• As poultry and aviary birds are easily affected by smoke, make a hessian covering to fit the cage. To use, wet down the covering and secure around the outside of the cage.

If You Must Leave Your Pets Behind

Pets should not be abandoned unless it is absolutely impossible to evacuate them. To avoid this situation, consider evacuating your pets before the danger arises. If you are forced to leave your pets behind, be sure to follow the advice below;

  • Do not tether pets (i.e. do not tie them up) as they will be unable to flee if danger is imminent.
  • Provide food and water for at least 1 week in accessible places and in more than one container that can’t be tipped over.
  • Ensure pets are properly identified (e.g. a collar with an ID tag and microchip).
  • Leave a note on the front door or on your mail box stating your mobile phone number, how many pets are located on the premises, their species, names and a photo.
  • Birds will require food dispensers that regulate the amount of food provided at any one time. Ideally these dispensers will be provided for all pets.
  • In the case of flood, position a heavy chair or crate to allow access to a higher refuge such as a bench, vanity unit or shelf where adequate food and water should be left.

If you leave your pets outside:

  • Ensure there is plenty of water available from a source that does not rely on power or above ground pipes.
  • In a bushfire, move pets to a closely grazed or ploughed paddock (preferably around the homestead) with drinking water, steel fencing and preferably shade (Poultry can be placed in a temporary pen).
  • In a flood, move pets to high ground with adequate natural feed. Additional feed may be required for stock stranded for extended periods.
  • In a severe storm (including hail) or a cyclone, place pets under solid cover (e.g. sturdy barn / shed or covered pen).
  • Do not shut horses in stables or small fenced yards. Sand arenas, grazed down paddocks or similar bare areas are best.
  • High visibility pet coats and horse rugs with your mobile phone number can also be helpful to assist in the relocation of lost pets.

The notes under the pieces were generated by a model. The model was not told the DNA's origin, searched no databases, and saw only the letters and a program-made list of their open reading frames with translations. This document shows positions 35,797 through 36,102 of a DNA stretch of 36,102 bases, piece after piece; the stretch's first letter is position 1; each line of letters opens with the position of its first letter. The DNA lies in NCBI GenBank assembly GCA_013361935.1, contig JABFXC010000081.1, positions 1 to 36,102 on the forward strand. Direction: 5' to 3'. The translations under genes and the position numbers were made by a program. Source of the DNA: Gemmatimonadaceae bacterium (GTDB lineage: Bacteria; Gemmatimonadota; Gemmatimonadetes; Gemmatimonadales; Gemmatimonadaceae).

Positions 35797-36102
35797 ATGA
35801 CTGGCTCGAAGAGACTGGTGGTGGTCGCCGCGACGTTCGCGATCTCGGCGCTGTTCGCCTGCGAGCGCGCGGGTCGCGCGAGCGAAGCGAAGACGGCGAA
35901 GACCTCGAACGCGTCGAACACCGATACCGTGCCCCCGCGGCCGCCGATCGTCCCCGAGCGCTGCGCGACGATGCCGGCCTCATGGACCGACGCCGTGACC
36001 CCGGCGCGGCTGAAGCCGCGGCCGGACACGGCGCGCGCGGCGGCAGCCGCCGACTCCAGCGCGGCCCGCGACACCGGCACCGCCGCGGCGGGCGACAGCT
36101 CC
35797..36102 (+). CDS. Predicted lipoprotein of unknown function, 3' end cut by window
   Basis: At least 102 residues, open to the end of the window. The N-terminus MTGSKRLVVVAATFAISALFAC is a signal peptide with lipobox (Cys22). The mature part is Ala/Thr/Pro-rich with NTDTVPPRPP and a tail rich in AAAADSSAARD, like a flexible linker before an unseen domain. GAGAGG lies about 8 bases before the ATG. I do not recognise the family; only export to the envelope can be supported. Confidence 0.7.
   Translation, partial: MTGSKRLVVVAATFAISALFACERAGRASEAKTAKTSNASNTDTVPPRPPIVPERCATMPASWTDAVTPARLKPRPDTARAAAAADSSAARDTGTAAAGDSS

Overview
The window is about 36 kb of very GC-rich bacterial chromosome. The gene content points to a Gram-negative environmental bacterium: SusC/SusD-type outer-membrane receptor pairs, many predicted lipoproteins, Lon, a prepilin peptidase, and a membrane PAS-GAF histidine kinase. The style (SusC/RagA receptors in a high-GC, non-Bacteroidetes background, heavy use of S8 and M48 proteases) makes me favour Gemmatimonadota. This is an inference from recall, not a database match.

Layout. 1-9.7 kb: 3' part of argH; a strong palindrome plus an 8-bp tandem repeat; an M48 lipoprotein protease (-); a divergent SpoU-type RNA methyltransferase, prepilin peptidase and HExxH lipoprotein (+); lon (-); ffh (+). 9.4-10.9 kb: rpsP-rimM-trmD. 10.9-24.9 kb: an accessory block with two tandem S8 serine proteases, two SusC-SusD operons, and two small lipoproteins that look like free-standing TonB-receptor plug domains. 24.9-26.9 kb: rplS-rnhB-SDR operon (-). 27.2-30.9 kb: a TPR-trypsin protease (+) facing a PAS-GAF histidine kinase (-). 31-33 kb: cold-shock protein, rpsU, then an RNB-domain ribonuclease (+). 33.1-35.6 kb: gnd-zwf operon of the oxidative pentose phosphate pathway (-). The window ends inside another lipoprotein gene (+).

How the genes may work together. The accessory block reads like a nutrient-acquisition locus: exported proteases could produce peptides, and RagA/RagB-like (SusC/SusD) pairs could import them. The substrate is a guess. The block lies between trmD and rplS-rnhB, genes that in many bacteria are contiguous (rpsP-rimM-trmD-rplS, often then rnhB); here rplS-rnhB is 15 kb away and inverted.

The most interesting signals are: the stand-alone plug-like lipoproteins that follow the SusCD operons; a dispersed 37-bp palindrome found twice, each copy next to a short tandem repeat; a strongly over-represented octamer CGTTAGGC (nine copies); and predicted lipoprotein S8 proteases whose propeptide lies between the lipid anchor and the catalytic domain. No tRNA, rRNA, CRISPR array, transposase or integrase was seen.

• Do not place synthetic blankets on your horses.
  • Provide a minimum of 5 days’ supply of hay or ensure access to pasture.

Stay informed

Being aware of your situation allows you to make informed decisions about your safety and the safety of your pets and family and greatly increases the likelihood of you evacuating safely.

The following links will take you to your State or Territory government emergency contacts:

National:

http://australia.gov.au/content/emergency-links-states-and-territories

Australian Capital Territoryhttp://esa.act.gov.au/

Victoriahttp://www.ses.vic.gov.au/

Queensland - http://www.emergency.qld.gov.au/ses/

http://www.disaster.qld.gov.au/

New South Wales - http://www.emergency.nsw.gov.au/home.html

http://www.ses.nsw.gov.au/

Tasmania - http://www.alert.tas.gov.au/Pages/Home.aspx

http://www.ses.tas.gov.au/

South Australia - http://www.alert.sa.gov.au/

http://www.ses.sa.gov.au/site/home.jsp

Western Australia - http://www.dfes.wa.gov.au/alerts/Pages/default.aspx

Northern Territory - http://www.pfes.nt.gov.au/Emergency-Service.aspx

If you do not have internet access - local radio, television and telephone hotlines are widely available sources of information during an emergency situation.

Acknowledgement:

The Pet Emergency Plan initiative is funded by the Natural Disaster Resilience Program, and has been developed by RSPCA South Australia in partnership with the Commonwealth and State Government of South Australia.

Animals should never be abandoned unless it is absolutely impossible to evacuate them. If you are forced to leave your animals behind, be sure to leave them plenty of food and water. If possible, evacuate your animals before the danger arises.


This website provides general information which must not be relied upon or regarded as a substitute for specific professional advice, including veterinary advice. We make no warranties that the website is accurate or suitable for a person's unique circumstances and provide the website on the basis that all persons accessing the website responsibly assess the relevance and accuracy of its content.